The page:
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Methods Mol Biol. 2005;307:15-26.

High-resolution measurements of cyclic adenosine monophosphate signals in 3D microdomains.

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Department of Physiology and Pharmacology, Oregon Health and Science University, Portland, USA.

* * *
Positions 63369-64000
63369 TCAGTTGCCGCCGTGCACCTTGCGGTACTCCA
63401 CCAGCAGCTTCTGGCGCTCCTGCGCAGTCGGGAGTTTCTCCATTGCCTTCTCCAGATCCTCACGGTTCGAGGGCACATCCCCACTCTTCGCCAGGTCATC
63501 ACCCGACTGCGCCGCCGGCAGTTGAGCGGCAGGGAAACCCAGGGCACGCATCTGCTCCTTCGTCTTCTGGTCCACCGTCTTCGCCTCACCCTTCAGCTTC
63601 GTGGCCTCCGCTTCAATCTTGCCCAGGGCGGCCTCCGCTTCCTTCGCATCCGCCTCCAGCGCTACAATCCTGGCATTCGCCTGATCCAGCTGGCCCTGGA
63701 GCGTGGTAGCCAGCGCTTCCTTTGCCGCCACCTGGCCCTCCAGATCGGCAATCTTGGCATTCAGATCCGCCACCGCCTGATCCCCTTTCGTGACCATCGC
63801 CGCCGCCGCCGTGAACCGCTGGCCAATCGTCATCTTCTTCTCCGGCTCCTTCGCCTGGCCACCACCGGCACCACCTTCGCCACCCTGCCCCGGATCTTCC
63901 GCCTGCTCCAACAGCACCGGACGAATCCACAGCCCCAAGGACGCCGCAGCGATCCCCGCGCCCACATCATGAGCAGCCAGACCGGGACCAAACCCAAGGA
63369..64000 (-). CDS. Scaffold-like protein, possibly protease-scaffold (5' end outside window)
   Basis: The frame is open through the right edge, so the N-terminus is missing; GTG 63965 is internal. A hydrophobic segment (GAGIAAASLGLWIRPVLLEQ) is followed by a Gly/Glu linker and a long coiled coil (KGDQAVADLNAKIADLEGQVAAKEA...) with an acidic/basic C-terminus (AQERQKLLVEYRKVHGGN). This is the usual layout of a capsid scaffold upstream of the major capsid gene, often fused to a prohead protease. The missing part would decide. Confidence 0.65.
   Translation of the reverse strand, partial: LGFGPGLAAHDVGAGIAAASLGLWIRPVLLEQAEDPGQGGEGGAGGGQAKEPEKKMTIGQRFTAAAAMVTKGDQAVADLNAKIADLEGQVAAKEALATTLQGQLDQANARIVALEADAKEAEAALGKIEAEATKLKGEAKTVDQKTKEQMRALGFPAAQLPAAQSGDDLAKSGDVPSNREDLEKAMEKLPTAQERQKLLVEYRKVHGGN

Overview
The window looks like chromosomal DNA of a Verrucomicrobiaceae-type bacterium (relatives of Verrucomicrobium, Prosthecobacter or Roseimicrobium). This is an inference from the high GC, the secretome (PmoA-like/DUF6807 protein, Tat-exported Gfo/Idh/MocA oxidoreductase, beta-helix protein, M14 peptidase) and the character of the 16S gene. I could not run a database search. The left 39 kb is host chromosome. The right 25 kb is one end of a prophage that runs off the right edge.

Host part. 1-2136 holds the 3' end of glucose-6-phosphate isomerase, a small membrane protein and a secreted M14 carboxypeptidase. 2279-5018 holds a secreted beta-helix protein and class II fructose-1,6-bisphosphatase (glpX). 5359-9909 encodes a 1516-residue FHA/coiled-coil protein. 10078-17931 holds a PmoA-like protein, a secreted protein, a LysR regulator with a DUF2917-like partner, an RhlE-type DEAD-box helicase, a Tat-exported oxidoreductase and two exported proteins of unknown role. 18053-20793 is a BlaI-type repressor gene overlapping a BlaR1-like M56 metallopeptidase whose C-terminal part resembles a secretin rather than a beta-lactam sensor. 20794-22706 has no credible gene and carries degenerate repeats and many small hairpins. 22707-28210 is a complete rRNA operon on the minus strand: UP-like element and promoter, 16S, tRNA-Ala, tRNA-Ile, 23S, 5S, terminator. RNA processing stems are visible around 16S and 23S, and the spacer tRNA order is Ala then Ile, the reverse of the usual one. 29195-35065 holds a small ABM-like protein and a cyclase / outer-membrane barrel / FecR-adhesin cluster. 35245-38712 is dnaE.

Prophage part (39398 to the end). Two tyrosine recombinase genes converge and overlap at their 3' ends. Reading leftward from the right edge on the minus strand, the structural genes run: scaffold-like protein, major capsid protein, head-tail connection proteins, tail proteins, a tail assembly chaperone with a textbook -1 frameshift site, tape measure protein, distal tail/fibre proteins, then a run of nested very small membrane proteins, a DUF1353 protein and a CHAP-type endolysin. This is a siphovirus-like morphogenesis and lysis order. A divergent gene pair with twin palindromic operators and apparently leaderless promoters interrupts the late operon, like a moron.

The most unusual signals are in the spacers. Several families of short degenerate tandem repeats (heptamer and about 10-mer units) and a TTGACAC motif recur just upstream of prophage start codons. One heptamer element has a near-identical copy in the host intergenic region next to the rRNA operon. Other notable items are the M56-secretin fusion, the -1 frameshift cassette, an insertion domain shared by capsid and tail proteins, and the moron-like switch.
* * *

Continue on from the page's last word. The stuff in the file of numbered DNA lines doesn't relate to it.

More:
A large number of hormones, neurotransmitters, and odorants exert their effects on cells by triggering changes in intracellular levels of cyclic adenosine monophosphate (cAMP). Although the effector proteins that bind cAMP have been identified, it is not known how this single messenger can differentially regulate the activities of hundreds of cellular proteins. It has been clear, for some time, that compartmentation of cAMP signals must be taking place, but the physical basis for compartmentation and the nature of local cAMP signals are mostly unknown. We present here a high-resolution method for measuring cAMP signals near the membrane in single cells. Cyclic nucleotide-gated (CNG) ion channels from olfactory receptor neurons have been genetically modified to improve their cAMP-sensing properties. We outline how these channels can be used in electrophysiological experiments to measure accurately changes in cAMP concentration near the membrane, where most adenylyl cyclases reside. We also describe how the method has been employed to dissect the roles of diffusion barriers and differential phosphodiesterase activity in creating distinct cAMP signals. This approach has much greater spatial and temporal resolution than other methods for measuring cAMP and should help to unravel the complexities of signaling by this ubiquitous messenger.

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